When you’re dealing with two distinct personalities, it’s natural to “have a preference” for one over the other, Claman says. Maybe you have a longer professional history with your boss, or perhaps you’re simply more compatible with your boss’s boss. But aligning yourself too closely with either of them is potentially dangerous. “You have to be very careful about taking sides,” she says. Rothbard agrees: “Try to be neutral.” And when there’s obvious discord between the two of them, “don’t say too much.” Remember that getting too involved in their power dynamics could be damaging to your career. Instead, think of yourself “as separate from the people but engaged in the work.”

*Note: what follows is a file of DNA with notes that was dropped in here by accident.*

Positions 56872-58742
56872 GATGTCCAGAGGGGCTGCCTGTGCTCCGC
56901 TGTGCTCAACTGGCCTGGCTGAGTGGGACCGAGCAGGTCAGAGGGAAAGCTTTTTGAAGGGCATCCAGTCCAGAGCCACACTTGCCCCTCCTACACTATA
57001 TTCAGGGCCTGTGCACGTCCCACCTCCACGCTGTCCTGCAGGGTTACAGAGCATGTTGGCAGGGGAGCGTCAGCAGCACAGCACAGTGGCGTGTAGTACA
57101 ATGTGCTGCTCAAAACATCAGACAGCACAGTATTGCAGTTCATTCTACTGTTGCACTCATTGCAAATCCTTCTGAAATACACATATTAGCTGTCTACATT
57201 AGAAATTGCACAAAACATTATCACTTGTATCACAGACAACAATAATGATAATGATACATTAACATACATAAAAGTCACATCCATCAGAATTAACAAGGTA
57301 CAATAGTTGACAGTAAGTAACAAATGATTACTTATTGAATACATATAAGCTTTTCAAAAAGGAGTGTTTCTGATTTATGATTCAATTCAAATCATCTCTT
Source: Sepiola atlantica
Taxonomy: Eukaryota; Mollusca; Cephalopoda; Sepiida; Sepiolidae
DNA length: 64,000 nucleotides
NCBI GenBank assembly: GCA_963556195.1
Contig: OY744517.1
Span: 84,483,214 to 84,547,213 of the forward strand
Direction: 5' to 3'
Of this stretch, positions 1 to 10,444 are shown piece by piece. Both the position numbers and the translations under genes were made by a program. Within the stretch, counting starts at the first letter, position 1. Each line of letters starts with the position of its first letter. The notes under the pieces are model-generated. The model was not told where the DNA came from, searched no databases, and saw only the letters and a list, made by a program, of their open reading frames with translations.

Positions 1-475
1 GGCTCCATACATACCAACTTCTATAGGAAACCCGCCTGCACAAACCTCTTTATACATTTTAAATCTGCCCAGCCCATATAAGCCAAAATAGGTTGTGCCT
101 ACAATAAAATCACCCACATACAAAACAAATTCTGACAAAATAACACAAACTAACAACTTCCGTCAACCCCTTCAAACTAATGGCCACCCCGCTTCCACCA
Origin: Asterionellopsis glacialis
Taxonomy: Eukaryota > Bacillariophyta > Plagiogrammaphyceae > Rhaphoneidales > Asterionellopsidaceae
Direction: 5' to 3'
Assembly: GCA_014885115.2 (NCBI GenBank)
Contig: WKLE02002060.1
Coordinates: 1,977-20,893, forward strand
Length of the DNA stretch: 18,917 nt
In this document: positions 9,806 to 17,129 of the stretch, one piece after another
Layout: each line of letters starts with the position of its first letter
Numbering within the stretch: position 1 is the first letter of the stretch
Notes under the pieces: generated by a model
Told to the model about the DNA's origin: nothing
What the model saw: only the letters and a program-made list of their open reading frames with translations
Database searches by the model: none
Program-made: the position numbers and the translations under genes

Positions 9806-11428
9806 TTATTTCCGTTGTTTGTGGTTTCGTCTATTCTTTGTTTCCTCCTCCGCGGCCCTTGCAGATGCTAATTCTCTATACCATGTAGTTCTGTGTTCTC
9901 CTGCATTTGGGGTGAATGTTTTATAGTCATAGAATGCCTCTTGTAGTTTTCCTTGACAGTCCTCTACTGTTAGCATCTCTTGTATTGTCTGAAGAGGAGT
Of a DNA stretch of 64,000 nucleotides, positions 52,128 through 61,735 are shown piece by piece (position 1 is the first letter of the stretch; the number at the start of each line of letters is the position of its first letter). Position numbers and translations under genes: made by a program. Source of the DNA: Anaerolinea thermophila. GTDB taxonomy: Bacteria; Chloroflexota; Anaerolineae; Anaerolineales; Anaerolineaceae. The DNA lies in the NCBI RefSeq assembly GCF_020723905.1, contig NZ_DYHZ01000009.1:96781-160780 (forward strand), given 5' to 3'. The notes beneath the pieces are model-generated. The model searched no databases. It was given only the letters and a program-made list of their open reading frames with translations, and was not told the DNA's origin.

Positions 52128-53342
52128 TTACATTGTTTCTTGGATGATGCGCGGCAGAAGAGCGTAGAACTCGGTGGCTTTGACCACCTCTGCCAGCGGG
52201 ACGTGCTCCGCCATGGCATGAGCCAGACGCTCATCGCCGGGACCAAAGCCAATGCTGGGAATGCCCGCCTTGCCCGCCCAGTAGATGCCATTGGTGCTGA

If you must pick, think carefully
If you’re forced to take sides, in most scenarios, you should prioritize “your relationship with your boss,” Rothbard says. After all, this relationship “matters materially to your day-to-day life: your raises, your promotions, and your assignments.” Claman concurs: “You never want to throw your boss under the bus.” Should you decide to align yourself with your boss’s boss, take precautions. Make sure “your boss’s boss has another place to put you,” Rothbard says. “You have to have options.”
Know your limits
Being caught in the middle of office drama is both tedious and stressful. So, in the interest of your sanity, do your best to keep some distance. “Don’t make yourself too vulnerable to anybody at work,” Rothbard says. And don’t allow yourself to get consumed by office politics. Remember, Claman adds, “these are working relationships; these people are not your family or close friends. You need to preserve your personal life.”